The Likely Product Announcement Schedule

Two huge—sorry, had to use that word despite its overuse by a certain politician—European camera trade shows are coming up shortly, and they tend to be the places where camera companies like to make big splashes with new product (typically introduced just prior to one of the shows):

  • IBC (International Broadcasting Convention) — Amsterdam, September 8-13
  • Photokina — Cologne, September 20-25

Expect companies with video-related products to announce before IBC, while the more still-only companies will target Photokina-friendly dates. 

What this means is that from August 22 through September 20 you’re going to see quite a few new product announcements. Perhaps not as many as we originally expected due to the sensor shortage caused by the quake, but still, pretty much every company I cover has new products pending and awaiting announcement. 

I expect Canon and Sony to be first up with any major announcement, mainly because of IBC. Both are key exhibitors at IBC (as is Panasonic). Neither company is prepared to do an all-out press rollout twice in one month, so these companies will likely do theirs just prior to IBC, I think. It’s possible that Canon—who has a lot to announce—might hold something for Photokina announcement (likely EOS M related products). 

For the Photokina crowd, camera companies need to be careful not to get caught in the IBC-produced hype (if any). I don’t think September 8-13 is a good time to announce anything related solely (mostly) to still photography. Yet, that means that there’s only one week after IBC to announce for Photokina.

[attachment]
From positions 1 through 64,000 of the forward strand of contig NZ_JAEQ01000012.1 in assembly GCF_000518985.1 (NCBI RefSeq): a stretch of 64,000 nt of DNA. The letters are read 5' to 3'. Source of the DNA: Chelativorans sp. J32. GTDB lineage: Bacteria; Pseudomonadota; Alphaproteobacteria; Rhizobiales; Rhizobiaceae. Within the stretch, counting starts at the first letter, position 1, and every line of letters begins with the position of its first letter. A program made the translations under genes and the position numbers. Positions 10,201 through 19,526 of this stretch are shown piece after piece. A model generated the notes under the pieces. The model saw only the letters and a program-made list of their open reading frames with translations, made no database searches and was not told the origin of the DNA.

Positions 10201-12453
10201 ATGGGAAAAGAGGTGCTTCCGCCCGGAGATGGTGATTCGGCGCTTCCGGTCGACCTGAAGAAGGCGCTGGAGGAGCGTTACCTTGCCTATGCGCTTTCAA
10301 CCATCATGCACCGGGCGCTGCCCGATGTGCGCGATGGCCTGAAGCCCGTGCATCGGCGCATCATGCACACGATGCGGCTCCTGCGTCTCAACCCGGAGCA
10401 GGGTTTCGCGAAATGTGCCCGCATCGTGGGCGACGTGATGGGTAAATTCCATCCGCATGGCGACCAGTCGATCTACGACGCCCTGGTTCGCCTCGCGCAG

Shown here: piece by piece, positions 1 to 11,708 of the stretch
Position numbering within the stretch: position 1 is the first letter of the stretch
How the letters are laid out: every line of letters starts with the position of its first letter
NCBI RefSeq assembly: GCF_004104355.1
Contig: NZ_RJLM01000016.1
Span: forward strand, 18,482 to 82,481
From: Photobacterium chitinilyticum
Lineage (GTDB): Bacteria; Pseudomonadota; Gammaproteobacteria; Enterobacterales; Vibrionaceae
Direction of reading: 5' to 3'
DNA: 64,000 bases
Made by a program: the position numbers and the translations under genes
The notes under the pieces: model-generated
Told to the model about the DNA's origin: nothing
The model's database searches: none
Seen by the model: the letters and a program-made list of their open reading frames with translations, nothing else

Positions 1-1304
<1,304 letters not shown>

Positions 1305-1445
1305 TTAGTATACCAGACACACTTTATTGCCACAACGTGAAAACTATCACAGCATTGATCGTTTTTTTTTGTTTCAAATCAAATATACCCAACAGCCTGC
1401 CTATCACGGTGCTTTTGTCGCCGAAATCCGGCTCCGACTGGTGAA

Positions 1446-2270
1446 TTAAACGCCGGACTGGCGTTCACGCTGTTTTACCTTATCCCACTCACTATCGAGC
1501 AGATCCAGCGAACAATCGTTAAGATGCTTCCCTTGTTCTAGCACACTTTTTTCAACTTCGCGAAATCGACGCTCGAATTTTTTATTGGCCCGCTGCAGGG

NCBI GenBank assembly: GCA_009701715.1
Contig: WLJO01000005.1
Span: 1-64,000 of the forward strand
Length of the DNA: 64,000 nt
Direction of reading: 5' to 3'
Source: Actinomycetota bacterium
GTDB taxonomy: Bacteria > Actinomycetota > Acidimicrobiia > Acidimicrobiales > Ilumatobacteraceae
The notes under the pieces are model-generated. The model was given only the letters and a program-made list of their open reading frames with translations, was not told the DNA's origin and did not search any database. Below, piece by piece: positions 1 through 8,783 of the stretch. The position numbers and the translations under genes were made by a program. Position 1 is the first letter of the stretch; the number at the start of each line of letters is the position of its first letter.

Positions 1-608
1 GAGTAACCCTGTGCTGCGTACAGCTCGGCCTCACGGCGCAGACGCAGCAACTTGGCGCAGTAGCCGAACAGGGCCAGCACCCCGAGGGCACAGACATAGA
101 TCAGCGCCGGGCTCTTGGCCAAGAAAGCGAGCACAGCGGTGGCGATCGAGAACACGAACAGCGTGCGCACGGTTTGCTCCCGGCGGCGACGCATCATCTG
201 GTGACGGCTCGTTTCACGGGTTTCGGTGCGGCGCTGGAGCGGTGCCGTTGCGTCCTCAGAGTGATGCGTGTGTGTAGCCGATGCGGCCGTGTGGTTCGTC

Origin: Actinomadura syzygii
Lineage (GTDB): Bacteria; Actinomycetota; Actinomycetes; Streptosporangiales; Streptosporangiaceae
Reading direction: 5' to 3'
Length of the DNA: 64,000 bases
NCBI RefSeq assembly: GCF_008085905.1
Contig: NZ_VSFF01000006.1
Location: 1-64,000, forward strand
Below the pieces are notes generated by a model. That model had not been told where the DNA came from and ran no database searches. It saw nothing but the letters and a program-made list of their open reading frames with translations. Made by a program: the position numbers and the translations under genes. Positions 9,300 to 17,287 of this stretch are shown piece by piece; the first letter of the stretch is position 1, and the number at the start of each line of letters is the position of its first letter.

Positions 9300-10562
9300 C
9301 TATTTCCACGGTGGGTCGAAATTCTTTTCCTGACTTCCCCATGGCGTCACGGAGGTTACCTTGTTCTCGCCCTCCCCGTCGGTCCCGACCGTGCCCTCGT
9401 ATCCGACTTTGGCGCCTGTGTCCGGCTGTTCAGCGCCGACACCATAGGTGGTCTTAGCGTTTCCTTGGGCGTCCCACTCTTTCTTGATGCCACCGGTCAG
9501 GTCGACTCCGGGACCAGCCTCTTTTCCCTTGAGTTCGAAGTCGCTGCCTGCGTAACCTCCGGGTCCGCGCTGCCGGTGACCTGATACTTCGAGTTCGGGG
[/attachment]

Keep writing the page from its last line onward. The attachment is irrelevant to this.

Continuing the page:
That poses issues for companies such as Nikon, which has a booth at Photokina, but not at IBC. In the past, Nikon has tried to announce so that the product is available as Photokina starts, which implies an announcement three to four weeks prior to the show.

Typically the camera companies like to announce early for both these shows because they’re both open to the public, and they’re the best way to reach the higher-end still and video camera audiences in Europe. By announcing earlier than the shows, you hope that you generate more foot traffic at your booth. Heck, you hope that you get some people to come to the show that weren’t originally planning to attend.

So, realistically, the period of August 22 through September 8 is likely to be where the biggest announcement action is. Yet past history tells us there will be one or two companies that wait until the last possible moment to pull a Photokina-surprise and try to win the mindshare of the public and dominate all the press that hits in the day prior to and day of the show opening. 

The real question, of course, is can everyone actually ship what they announce to meet demand in the fast approaching holiday buying season? My sources in Japan tell me there’s been a mad scramble among most of the camera companies to reallocate the sensors they’ve got on hand with the ones they expect soon as the Sony plant gets back up to full speed and come up with a way to make it look like everything is available for the holidays. 

This is one place that the tyranny of the Duopoly comes into play. Canon and Nikon use so many 1” sensors in current and upcoming models that their volume buys them clout at the factory. Likewise, Nikon is such an important APS and full frame sensor customer of Sony’s that I’m not expecting Nikon to have big troubles getting models to market. (That’s not to say any troubles, just not big troubles.)

I’ll be offline when the action starts in August. But I’ll catch up quickly when I return after my month-long sojourn and Internet cleansing.  

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